Preprint Article Version 1 Preserved in Portico This version is not peer-reviewed

Enhanced Anticancer Activity of Nanoformulation of Dasatinib against Triple-Negative Breast Cancer by Reduced Metabolic Degradation

Version 1 : Received: 24 April 2021 / Approved: 27 April 2021 / Online: 27 April 2021 (13:56:12 CEST)

How to cite: Bahman, F.; Pittalà, V.; Haider, M.; Greish, K. Enhanced Anticancer Activity of Nanoformulation of Dasatinib against Triple-Negative Breast Cancer by Reduced Metabolic Degradation. Preprints 2021, 2021040724 (doi: 10.20944/preprints202104.0724.v1). Bahman, F.; Pittalà, V.; Haider, M.; Greish, K. Enhanced Anticancer Activity of Nanoformulation of Dasatinib against Triple-Negative Breast Cancer by Reduced Metabolic Degradation. Preprints 2021, 2021040724 (doi: 10.20944/preprints202104.0724.v1).

Abstract

Triple negative breast cancer (TNBC) is the most aggressive breast cancer accounting for around 15% of identified breast cancer cases. TNBC, by lacking estrogen receptor (ER), progesterone receptor (PR), and human epidermal growth factor receptor 2 (HER2), is unresponsive to current targeted therapies. Existing treatment relies on chemotherapeutic treatment but, despite an initial response to chemotherapy, the inception of resistance and relapse is unfortunately common. Dasatinib is an approved second-generation inhibitor of multiple tyrosine kinases and literature data strongly support its use in the management of TNBC. However, dasatinib binds to plasma proteins and undergoes extensive metabolism through oxidation and conjugation. To protect dasatinib from fast pharmacokinetic degradation and to prolong its activity, it was encapsulated on poly(styrene-co-maleic acid) (SMA) micelles. The obtained SMA-dasatinib nanoparticles (NPs) were evaluated for their physicochemical properties, in vitro antiproliferative activity in different TNBC cell lines, and in vivo anticancer activity in a syngeneic model of breast cancer. Obtained results showed that SMA-dasatinib is more potent against 4T1 TNBC tumor growth in vivo compared to free drug. This enhanced effect was ascribed to the encapsulation of the drug protecting it from a rapid metabolism. Our finding highlights the often-overlooked value of nanoformulations in protecting its cargo from degradation. Overall, results may provide an alternative therapeutic strategy for TNBC management.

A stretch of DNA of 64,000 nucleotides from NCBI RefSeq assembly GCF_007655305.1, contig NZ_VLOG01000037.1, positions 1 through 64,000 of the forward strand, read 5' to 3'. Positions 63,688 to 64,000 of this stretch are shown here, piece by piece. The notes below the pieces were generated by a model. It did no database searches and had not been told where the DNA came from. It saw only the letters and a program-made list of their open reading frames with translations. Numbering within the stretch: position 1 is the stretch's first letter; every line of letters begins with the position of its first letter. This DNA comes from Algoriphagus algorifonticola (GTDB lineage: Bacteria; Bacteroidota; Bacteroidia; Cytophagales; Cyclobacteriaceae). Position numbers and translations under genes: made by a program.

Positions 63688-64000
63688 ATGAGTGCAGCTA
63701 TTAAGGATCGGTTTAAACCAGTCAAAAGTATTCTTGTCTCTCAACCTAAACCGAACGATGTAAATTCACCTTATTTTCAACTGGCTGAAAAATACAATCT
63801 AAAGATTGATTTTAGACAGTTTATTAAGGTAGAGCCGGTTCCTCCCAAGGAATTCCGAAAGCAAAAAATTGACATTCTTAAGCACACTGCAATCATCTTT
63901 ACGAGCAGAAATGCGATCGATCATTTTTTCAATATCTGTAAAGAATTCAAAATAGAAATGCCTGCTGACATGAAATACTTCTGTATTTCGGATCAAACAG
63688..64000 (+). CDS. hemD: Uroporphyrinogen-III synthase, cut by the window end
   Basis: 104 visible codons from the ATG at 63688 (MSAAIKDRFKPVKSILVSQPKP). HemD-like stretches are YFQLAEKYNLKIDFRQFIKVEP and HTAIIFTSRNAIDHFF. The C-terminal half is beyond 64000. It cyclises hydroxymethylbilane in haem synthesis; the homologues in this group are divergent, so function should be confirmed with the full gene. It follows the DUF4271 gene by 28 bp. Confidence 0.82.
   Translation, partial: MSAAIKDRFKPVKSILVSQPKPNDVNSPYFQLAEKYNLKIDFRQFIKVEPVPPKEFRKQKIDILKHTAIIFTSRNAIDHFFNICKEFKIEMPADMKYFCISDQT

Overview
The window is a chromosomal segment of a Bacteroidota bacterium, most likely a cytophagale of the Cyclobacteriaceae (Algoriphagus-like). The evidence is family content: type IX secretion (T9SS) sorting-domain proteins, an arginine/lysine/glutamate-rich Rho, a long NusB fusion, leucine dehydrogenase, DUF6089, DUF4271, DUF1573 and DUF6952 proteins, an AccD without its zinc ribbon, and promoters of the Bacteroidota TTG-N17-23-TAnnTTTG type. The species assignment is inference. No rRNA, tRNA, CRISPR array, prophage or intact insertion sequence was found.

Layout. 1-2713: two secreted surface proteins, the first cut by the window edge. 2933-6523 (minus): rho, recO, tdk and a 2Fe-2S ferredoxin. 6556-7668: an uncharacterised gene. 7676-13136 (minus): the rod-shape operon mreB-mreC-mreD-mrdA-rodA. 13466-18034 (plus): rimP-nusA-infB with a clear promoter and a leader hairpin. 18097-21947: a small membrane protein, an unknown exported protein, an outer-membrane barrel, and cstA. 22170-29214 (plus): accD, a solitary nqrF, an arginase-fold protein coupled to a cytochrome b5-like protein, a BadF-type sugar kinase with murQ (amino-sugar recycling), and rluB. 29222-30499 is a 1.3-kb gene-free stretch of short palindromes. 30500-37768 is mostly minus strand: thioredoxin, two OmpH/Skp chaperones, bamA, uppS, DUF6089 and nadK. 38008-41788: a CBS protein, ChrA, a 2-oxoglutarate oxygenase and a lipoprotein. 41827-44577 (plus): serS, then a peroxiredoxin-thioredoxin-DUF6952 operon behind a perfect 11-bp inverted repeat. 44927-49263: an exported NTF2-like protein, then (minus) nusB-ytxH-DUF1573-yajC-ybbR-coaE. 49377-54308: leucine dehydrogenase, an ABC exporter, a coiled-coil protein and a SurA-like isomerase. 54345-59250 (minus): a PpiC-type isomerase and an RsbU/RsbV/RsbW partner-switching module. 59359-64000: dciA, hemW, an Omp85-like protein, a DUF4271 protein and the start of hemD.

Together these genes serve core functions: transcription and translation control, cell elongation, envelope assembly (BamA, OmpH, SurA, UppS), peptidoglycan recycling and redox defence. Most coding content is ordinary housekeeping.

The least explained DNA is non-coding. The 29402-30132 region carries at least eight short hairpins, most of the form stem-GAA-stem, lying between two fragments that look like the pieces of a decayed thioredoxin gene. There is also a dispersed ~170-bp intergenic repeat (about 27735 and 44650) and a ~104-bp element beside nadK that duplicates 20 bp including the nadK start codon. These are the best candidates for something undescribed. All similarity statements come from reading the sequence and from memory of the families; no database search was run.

Subject Areas

TNBC; dasatinib; poly(styrene-co-maleic acid) micelles; nanoformulation; metabolism; EPR; nanomedicine; targeted therapy.

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